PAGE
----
HAMPTON, Va. (WAVY) — The City of Hampton held a briefing Monday morning addressing recent shootings in the city.
There have been six shootings, two of which were homicides, in the past six days, Hampton Police Chief Terry Sult says.
He added that it is clear the coronavirus and how people are impacted by it is evident by the recent crime level in the city.
“We have a number of factors involved, and these factors include everything from domestic violence, to gang activity, to drugs, illegal firearms and frankly we’re seeing a lot of additional activity in the form of parties and gatherings and people on the street and some of those factors that we’re including and looking at involves the unemployment, involves schools being out,” Sult said.
Sult told reporters that where there were five or six homicides at this time last year. This year, there have been 12 so far.
“There have been parties and gatherings and people on the street. Some of those factors … involve unemployment and schools being out,” Sult added.
The chief says it is traditional that crime goes up during the summer months, but it appears due to coronavirus the summer month trends are hitting earlier.
“That’s because a lot of people are out on the street, kids are out of school, and there’s a lot of activity that normally doesn’t occur during the winter months or during the school year,” he said.
Sult says all six shootings were in groups where people knew each other or may have known each other, and were not random acts of violence.
He says efforts are underway to re-assign administrative personnel in buildings where social distancing is an issue.
“We have done that through putting the school resource officers on the street, and they are now in their summer schedule looking at the beaches and in other areas, and we have additional resources on the street,” he said.
The federal authorities are coming in too, but the chief wouldn’t go into details.
“… the Bureau of Alcohol Tobacco and Firearms, and we have a task force officer assigned to increase our capabilities and that is opening on the Peninsula,” he said.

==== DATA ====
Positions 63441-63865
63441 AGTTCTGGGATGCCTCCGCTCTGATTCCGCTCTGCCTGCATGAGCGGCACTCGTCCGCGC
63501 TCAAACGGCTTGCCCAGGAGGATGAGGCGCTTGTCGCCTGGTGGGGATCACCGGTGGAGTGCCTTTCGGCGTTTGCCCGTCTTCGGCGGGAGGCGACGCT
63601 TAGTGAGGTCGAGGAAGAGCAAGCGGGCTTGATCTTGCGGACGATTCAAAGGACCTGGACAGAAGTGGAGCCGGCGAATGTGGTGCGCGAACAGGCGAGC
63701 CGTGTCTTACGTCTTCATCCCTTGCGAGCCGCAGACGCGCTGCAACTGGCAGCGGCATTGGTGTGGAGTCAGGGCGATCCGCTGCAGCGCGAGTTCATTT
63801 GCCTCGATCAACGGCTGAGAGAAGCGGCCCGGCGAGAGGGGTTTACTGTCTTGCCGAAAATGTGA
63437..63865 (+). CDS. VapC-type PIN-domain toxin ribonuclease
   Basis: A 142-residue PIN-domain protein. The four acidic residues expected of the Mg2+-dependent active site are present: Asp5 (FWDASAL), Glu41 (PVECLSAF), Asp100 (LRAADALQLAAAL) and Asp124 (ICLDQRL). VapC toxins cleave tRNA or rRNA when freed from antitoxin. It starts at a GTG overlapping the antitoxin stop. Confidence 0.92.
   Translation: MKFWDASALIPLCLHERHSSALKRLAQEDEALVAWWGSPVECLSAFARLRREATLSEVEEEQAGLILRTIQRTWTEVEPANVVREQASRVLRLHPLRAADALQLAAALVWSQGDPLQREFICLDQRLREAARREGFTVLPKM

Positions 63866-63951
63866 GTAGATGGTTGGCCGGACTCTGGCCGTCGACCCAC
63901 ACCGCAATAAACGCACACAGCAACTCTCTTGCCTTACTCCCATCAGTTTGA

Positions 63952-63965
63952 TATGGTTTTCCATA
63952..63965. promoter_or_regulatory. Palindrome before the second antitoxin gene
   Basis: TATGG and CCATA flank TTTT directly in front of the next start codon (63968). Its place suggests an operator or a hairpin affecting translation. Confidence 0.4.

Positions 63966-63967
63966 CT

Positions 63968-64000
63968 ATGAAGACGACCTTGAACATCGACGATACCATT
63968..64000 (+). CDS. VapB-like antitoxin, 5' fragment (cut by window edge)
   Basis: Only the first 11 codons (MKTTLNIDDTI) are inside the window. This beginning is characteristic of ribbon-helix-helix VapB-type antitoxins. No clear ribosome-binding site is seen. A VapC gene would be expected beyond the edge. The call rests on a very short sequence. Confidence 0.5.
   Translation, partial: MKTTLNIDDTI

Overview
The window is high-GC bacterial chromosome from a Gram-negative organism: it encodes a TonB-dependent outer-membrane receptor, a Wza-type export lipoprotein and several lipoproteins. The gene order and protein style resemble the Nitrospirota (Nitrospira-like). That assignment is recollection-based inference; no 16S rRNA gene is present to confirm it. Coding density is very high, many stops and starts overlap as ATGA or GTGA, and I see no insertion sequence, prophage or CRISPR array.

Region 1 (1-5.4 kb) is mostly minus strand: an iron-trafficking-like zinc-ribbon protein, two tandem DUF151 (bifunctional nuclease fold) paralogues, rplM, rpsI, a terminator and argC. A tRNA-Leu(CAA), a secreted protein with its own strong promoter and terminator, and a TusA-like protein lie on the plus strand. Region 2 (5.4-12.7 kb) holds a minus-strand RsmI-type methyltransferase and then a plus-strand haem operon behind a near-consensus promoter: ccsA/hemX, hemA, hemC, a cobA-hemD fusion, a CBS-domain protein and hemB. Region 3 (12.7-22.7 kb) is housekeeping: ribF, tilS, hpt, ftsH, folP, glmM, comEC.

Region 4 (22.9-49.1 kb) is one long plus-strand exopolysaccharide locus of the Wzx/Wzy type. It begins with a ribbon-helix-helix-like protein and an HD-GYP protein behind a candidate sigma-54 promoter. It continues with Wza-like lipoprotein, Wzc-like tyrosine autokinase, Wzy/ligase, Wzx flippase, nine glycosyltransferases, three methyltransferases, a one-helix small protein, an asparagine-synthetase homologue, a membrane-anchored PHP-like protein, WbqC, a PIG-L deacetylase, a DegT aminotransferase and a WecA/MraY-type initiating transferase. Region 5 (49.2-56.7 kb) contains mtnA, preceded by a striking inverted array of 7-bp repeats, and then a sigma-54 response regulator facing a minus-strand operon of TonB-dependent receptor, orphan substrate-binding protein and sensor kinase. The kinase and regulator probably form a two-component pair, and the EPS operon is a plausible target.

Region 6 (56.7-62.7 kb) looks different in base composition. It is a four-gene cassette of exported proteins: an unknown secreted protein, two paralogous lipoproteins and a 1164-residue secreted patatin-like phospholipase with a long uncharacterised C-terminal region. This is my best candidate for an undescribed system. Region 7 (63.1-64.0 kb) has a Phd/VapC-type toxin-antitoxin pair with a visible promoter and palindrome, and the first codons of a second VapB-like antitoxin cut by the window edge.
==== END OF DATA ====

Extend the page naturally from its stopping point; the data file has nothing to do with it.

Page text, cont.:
Due to the urgency of the troubling statistics from the last six days, Hampton Mayor Donnie Tuck and City Manager Mary Bunting also appeared in a livestream on social media.
“We know the closure of businesses, job layoffs, and unemployment have increased the stress experience by many of our residents,” Tuck said.
So much so, Hampton Police had given grace on minor infractions. Sult said that due to coronavirus, the department has been letting some minor infractions go, but he said starting Monday, police will begin cracking down on them.
“One of the aspects of the pandemic we have had to relax enforcement. We have had to back off and not issue summons where we might normally have… We’ve also had to reduce the number of traffic stops to try to create more social distancing, physical distancing and protection,” Sult said.
The chief says the law is the law and the COVID-19 summons break has come to an end.
“If a summons is warranted it will be given, but we are going back to normal protocols to make an arrest. We are going back to arrests … to send a message to those who do harm in the community,” he said.
Bunting also wants Hampton to be responsive to those who are struggling.
“We want them to use the community services for those who are struggling, emotionally and mentally, particularly during this pandemic,” Bunting said.
If you need help, Bunting encourages you to reach out to some of these services:
- Hampton Human Services (Social Services)
- Transitions Family Violence Services
- Hampton-Newport News Community Services Board
- Peninsula Agency on Aging services for seniors
- Virginia Peninsula Foodbank
Watch the full press briefing below.
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